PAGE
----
Abraham, however, was the son of Terach – an idol worshiper. Nevertheless, at the age of 3 years, he himself recognized that there was a G-d and went about spreading the word of G-d throughout the world. Now, in addition to all the other sacrifices and hardships he had gone through, he is called upon to take his one and only beloved son, whom he loves more than he loves himself, and bring him for a sacrifice upon the altar of G-d, only because G-d commanded him to do so. Where did he get such strength in his convictions to be able to go through all these different difficulties? He certainly didn’t get it from his parents. He certainly didn’t get it from his surroundings. And yet, when he is called upon to perform this final act, which touches him more than any of the others, nevertheless, he proclaims, “Hineni,” “here I am, ready and willing.” He awakens early in the morning, takes his son and starts on the journey which would end any hope for his future. This, indeed, was a great test for Abraham.

Perhaps this will make us understand how much respect we should have for Baalei Tshuva today. These young men and ladies come from homes which are totally devoid of any Torah and Yiddishkeit, without any kind of observance or adherence to any tenet or precept of our Torah, and yet they turn around and become totally religious upholding Torah and Mitzvos to an extreme. We who come from wonderful parents who have given us values, from wonderful homes where we have seen a definite Jewish way of life, a religious way of life, what surprise is it if we walk in the same footsteps and uphold this manner of living and practice? However, when young men and women who did not see it in their own homes and backgrounds come into the fold of Judaism and live true to their convictions with mesiras nefesh, with total devotion and dedication to every iota of Yiddishkeit then we certainly must stand in awe before them with the utmost of respect. For them, it is certainly a great test which they have proven themselves capable of overcoming.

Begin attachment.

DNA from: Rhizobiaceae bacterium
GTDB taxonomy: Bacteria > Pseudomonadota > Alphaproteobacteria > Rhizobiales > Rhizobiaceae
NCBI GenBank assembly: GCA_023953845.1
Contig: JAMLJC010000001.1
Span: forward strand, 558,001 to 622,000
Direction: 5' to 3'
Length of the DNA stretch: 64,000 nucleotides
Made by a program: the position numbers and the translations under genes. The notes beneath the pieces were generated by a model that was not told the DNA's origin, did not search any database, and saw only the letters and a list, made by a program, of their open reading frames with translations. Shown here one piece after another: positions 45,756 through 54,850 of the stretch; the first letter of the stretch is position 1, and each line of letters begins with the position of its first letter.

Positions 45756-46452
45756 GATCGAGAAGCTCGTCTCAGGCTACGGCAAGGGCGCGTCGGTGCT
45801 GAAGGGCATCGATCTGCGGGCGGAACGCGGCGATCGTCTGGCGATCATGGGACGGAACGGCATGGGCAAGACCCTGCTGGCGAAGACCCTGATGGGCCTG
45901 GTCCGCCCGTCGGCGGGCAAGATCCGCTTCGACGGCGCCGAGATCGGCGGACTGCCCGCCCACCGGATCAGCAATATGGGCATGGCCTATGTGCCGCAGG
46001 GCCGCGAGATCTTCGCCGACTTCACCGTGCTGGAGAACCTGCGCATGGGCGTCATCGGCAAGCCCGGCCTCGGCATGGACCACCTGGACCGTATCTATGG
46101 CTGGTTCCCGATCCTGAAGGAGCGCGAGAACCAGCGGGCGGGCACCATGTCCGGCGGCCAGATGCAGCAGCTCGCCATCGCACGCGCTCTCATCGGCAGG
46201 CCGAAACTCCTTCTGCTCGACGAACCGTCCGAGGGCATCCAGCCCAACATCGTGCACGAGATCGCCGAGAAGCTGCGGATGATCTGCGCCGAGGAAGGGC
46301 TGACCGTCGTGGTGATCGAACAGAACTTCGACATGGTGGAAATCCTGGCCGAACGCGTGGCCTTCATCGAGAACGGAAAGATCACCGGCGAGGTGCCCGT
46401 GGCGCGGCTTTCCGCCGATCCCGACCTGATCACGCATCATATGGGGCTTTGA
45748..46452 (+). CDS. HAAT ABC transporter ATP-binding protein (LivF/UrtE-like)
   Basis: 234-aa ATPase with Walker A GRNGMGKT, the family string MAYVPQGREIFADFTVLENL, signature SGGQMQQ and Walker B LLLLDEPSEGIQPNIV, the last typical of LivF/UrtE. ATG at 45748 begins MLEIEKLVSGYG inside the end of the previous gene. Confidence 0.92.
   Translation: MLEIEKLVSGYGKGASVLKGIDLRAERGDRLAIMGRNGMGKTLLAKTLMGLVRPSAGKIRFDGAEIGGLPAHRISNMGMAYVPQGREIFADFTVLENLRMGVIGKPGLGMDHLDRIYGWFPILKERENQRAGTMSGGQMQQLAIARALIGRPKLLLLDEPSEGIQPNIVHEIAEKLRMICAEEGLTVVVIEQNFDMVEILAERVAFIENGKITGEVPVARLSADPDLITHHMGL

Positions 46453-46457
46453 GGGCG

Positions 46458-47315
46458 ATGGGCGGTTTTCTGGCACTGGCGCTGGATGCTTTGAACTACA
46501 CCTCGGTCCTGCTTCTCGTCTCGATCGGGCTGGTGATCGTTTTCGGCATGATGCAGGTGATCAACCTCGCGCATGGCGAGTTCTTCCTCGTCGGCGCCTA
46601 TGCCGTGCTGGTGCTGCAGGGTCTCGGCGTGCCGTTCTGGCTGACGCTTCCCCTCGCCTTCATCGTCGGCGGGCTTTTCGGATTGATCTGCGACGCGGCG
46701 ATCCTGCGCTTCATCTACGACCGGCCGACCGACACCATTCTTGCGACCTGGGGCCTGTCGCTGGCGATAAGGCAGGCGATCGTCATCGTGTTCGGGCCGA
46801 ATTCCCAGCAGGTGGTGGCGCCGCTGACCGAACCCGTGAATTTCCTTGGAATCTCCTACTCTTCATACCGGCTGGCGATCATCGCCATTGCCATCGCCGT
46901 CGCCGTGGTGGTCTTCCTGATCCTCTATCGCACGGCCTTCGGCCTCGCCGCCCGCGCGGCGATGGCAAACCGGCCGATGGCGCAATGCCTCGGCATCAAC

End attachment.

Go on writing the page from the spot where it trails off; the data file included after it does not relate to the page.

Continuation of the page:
We may even go a step further. True converts are those who come into the fold of Judaism not because of love for someone or any other ulterior motive but because they have come to the realization, through study, observance and practice, that there is a One and Only G-d on this earth – the G-d of Israel, G-d of Heaven, earth and the entire universe. He is the One to whom they must be subservient, whom they must obey and whom they must serve. And so, they take upon themselves the entire yoke of Judaism. We can understand why they have a definite place amongst Jews and Judaism.

The Torah teaches us that we should always be aware of our obligations and responsibilities and remember from whence we come. We should bear in mind that there is more expected from us, than perhaps from those who didn’t have our kind of upbringing. We must also bear in mind that G-d will demand an answer for all those things within our province that we do not do.

So, the call of the hour is for each and every one of us to come back to our roots and to remember that we have a great job to perform in the observance of Torah and Mitzvos and in the fulfillment of our commitment to our G-d, our Torah and our people.